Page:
Account Based Marketing (ABM) is a big buzzword in the industrial manufacturing space, and for good reason. When compared to other marketing initiatives, recent surveys have found that “ABM delivered the highest Return on Investment of any B2B marketing strategy or tactic.” Armed with this information, you probably want to get your own ABM plan up and running ASAP – but don’t jump into ABM without developing a solid strategy. Where should you start when developing an effective ABM plan? First, let’s dive into some ABM basics.
What Exactly is Account Based Marketing?
You know what the acronym stands for, but what makes up the approach? Simply stated, Account Based Marketing is a B2B strategy that focuses on a targeted set of accounts using highly personalized campaigns. It provides marketing and sales teams with a number of advantages, including a faster sales process, cost effectiveness, and a more efficient use of marketing resources. With all of the things ABM is, though, it’s important to remember that ABM is not targeted outbound marketing. It’s much more considered, personalized and strategic than a cold, irrelevant email blast to every contact at a company. ABM is also only one of the tools in a comprehensive marketing tool kit; it shouldn’t be the only tactic your company employs, and it shouldn’t stand as a replacement for your inbound marketing approach. In fact, ABM and inbound go hand-in-hand.
Why is ABM Such an Effective Strategy for Industrial Manufacturers?
ABM is most effective in the following situations, which align with the business model of many industrial manufacturing companies:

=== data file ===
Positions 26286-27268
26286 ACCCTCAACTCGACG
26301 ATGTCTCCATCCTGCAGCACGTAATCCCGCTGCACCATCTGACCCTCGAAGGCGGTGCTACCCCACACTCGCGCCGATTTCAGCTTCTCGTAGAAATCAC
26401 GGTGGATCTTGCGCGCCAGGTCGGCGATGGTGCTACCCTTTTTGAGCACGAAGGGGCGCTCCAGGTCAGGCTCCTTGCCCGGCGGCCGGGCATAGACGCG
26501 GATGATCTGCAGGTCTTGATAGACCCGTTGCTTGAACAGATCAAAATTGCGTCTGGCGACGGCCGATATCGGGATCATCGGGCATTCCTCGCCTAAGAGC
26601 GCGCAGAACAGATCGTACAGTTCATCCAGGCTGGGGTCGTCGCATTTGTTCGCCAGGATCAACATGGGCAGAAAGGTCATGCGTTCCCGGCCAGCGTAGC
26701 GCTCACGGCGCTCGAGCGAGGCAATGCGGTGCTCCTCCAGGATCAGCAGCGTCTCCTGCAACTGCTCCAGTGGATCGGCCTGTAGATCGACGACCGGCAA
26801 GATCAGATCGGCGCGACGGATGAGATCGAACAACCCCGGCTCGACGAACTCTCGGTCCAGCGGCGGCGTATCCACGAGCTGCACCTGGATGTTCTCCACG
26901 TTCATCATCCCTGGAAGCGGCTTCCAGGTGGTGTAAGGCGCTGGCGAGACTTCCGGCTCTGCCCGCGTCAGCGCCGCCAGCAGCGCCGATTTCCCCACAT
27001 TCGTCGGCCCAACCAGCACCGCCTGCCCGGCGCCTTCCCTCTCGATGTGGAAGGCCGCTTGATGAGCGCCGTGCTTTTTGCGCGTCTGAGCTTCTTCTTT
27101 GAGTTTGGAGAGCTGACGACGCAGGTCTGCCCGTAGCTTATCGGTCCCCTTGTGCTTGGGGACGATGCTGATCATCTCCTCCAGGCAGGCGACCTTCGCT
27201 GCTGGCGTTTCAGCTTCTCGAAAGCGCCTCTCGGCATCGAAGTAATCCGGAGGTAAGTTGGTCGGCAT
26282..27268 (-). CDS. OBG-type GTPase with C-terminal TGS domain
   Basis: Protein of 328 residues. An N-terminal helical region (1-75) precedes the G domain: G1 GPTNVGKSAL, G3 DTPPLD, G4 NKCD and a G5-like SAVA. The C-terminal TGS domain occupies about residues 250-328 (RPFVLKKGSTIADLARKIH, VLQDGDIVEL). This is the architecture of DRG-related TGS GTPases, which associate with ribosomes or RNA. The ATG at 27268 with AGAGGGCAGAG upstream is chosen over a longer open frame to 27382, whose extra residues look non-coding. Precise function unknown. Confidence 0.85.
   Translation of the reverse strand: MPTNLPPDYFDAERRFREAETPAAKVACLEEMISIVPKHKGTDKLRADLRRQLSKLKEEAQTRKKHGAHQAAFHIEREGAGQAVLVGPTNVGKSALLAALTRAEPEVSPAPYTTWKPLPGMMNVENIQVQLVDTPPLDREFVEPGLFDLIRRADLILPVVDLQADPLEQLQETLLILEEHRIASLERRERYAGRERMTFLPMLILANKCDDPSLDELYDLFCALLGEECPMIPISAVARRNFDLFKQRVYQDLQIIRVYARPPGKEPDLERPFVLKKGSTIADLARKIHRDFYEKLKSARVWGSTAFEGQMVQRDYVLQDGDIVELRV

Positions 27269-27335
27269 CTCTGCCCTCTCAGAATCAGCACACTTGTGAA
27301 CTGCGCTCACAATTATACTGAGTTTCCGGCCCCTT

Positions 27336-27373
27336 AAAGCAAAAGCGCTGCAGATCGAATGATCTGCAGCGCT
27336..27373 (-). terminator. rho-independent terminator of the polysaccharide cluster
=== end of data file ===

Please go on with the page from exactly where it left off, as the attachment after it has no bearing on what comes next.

- Purchases are highly considered
- There is a small pool of large target prospects
- Cross-selling to current customer base yields high profitability
- High customer lifetime value (CLV)
- The pressure is on to reach sales goals faster
While any company B2B can launch an inbound approach, industries like industrial manufacturing will experience the best results.
Is ABM a One-Size-Fits-All Approach?
Selecting the ABM tactical approach that you’ll employ is just as important as determining that you want to introduce ABM to your marketing mix. There are four types of ABM you can choose from, based on the number of accounts you want to target, their projected monetary value, and the marketing automation and CRM systems you have in place.
The four types of ABM are:
At Weidert Group, we recommend ABM Lite for a majority of our clients.
How Do You Develop the “Right” ABM Plan?
Once you’ve selected the ABM tactical approach you want to carry out, it’s important to make sure all pieces of your plan are well thought out before launching your campaign. Here are 6 details to iron out while developing an ABM Lite plan:
1. First and foremost, you want to have an established inbound marketing strategy and a library of content already created. Without relevant content to share with target accounts, and without any previous knowledge or organic interaction with your company online, your reachout could feel as cold and irrelevant as those dreaded “We haven’t met before but …” emails in your inbox.
2. Next, and just as important, you need to make strong marketing and sales alignment a priority. Your ABM plan won’t go anywhere if there aren’t commonly understood protocols in place for following up with target leads, and what to do with leads who express interest. If you’re already running an effective inbound marketing program, you’ll already have this ironed out.